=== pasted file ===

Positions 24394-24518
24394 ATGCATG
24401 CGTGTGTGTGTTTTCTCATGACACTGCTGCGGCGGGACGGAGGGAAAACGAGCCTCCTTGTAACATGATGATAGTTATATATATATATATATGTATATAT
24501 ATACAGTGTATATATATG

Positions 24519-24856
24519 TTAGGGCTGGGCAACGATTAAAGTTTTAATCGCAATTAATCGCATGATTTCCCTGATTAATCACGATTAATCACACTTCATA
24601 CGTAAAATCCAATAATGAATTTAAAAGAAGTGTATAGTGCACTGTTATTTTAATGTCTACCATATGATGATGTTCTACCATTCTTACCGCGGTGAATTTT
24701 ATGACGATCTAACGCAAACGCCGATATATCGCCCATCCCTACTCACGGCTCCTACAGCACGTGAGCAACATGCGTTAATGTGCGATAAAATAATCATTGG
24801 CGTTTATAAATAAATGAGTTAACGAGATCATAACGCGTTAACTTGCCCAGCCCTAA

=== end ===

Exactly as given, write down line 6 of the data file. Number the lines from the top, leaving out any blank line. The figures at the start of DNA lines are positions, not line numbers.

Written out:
24519 TTAGGGCTGGGCAACGATTAAAGTTTTAATCGCAATTAATCGCATGATTTCCCTGATTAATCACGATTAATCACACTTCATA